The harsh realities of life in rural Africa cause many to grow up too quickly; this was the case for Zambian Sydney Kalota, who lost both parents in quick succession as a teenager.
Sydney (now aged 22) recalls that when his mother passed away, he was left without any relatives close by to support him. Left alone, he did the only thing he knew to survive:
“I just started farming and growing food in the field my mother left behind.”
From this modest plot, Sydney managed to grow enough to feed himself. And now, after years of hard work, the land is finally starting to reward his toil.
For the last two years he has been supported on this journey by Gorta-Self Help Africa as part of a project running in his isolated village, Nsunda.
Through the project Sydney has accessed training and new varieties of soya beans, groundnuts and millet.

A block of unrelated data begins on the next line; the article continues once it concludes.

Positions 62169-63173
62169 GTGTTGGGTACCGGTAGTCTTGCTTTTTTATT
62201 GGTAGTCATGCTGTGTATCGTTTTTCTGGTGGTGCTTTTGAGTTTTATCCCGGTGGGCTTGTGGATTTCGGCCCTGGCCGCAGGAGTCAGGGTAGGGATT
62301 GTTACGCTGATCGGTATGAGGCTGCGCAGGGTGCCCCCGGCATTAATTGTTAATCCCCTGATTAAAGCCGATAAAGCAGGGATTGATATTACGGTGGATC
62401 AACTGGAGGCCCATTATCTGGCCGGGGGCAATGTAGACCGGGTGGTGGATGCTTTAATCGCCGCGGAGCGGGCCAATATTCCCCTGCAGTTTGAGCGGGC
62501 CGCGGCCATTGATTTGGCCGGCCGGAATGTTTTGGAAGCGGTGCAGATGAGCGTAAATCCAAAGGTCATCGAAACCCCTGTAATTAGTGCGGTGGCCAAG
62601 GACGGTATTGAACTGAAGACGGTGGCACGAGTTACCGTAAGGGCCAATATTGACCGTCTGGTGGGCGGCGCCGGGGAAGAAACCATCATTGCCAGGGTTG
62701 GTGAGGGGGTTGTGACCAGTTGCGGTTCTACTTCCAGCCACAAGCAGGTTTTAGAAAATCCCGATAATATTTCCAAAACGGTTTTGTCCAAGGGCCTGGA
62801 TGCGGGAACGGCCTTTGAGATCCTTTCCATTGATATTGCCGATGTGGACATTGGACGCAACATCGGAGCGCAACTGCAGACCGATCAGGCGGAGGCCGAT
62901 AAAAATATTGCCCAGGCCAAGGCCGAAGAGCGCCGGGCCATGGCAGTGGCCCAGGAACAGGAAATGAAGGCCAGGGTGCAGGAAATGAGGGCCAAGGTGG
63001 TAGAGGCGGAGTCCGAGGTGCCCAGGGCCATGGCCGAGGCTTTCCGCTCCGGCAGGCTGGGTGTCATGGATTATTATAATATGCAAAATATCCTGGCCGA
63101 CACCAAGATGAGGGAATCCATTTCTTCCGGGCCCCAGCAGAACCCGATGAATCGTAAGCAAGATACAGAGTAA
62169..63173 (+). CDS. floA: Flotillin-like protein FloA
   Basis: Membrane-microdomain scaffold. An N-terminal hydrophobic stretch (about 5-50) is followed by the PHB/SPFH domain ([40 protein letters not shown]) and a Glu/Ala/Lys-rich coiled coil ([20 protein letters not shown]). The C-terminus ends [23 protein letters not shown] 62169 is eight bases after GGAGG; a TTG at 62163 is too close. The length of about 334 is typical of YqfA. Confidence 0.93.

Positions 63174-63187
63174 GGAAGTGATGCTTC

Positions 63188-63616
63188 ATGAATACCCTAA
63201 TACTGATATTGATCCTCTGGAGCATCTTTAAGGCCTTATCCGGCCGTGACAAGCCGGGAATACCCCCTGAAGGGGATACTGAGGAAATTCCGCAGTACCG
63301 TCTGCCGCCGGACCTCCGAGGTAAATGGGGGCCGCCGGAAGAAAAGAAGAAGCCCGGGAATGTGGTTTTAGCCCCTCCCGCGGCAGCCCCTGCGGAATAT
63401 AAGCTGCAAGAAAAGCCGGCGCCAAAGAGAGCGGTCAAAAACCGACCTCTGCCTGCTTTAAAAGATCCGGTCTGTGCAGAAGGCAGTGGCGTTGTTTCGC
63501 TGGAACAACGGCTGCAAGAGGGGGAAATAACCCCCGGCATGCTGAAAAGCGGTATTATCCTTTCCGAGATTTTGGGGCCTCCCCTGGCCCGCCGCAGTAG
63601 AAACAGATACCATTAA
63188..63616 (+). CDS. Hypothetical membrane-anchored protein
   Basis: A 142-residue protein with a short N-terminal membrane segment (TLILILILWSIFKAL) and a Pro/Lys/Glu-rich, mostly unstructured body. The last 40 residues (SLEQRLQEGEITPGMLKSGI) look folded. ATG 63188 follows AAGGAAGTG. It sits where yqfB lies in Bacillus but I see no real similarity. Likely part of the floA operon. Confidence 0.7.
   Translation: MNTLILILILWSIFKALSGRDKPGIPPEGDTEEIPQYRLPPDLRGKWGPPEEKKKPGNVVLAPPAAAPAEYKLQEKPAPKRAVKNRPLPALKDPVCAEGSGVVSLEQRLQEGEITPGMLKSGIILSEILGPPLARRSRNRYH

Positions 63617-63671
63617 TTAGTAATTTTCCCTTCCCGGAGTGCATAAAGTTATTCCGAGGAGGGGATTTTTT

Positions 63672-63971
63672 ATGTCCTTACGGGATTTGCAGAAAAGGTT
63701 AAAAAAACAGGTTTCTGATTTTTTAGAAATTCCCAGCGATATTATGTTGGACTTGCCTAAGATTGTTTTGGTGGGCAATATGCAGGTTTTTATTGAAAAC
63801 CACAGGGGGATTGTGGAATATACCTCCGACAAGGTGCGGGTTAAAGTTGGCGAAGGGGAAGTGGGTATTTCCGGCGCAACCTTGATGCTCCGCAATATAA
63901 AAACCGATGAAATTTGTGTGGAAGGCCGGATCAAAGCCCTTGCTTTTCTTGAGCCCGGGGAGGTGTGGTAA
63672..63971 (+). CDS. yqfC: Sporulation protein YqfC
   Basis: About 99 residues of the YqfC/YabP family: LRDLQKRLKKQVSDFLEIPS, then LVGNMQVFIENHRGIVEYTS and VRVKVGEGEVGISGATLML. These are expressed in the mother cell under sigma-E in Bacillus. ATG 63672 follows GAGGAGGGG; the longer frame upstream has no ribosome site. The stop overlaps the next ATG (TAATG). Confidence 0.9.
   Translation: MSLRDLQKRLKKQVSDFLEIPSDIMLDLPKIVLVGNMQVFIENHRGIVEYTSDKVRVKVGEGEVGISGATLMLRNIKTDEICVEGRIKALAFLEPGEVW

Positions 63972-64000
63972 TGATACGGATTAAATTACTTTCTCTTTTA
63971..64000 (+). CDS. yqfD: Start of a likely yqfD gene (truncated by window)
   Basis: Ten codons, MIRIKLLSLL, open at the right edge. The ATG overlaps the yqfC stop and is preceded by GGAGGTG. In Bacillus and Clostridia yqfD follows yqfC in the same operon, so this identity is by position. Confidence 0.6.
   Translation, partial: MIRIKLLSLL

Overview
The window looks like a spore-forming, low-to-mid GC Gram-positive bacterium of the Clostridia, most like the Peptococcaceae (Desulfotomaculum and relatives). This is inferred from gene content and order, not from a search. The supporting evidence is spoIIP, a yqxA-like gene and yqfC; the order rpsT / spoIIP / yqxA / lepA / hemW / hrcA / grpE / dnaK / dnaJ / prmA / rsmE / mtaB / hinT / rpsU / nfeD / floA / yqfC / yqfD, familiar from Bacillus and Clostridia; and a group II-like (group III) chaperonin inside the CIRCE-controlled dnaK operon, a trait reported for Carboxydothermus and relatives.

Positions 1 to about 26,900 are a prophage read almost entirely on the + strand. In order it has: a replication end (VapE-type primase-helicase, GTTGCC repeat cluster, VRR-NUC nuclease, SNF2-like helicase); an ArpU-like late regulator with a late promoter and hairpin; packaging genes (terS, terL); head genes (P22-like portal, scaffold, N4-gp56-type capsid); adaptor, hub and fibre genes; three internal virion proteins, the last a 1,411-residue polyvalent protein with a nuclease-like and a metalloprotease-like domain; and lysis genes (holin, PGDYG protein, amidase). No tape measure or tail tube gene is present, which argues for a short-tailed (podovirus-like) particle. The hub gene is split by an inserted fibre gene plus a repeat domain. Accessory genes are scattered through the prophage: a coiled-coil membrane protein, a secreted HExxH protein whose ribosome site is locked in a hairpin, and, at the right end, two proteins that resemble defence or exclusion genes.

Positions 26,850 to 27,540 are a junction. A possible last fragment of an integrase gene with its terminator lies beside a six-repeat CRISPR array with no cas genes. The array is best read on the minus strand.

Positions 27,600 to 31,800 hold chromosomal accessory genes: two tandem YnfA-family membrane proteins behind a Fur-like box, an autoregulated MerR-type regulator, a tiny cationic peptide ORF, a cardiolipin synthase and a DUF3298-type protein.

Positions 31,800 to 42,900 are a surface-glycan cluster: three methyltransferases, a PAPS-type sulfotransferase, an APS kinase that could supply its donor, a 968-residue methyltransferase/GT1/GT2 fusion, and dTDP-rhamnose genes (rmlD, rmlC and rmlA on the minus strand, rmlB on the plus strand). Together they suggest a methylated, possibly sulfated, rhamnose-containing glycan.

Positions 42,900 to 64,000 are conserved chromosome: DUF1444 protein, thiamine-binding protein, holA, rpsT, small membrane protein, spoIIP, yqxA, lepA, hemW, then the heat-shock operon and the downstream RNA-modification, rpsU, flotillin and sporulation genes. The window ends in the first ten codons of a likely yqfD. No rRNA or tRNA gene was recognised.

By planting these new crops alongside his existing cassava, he found his harvest this year more resilient to the unpredictable rainfall in Nothern Zambia and was able to grow enough to feed himself and even earn a modest profit.
Sydney isn’t rushing to spend this money, instead he is saving with a purpose: to expand the modest one-room home he currently lives in.
Recently engaged to be married, the need for a larger home is a priority and he hopes to have saved the amount needed (just £60) within two years.
For someone who has spent a lot of time alone, the prospect of married life is clearly one the young farmer is looking forward to:
“When I get married, life will be easier – I will no longer be alone…We can work together in the field and grow more.”
We wish Sydney best of luck with married life and thanks to your support, we can continue working with hardworking farmers like him across sub-Saharan Africa.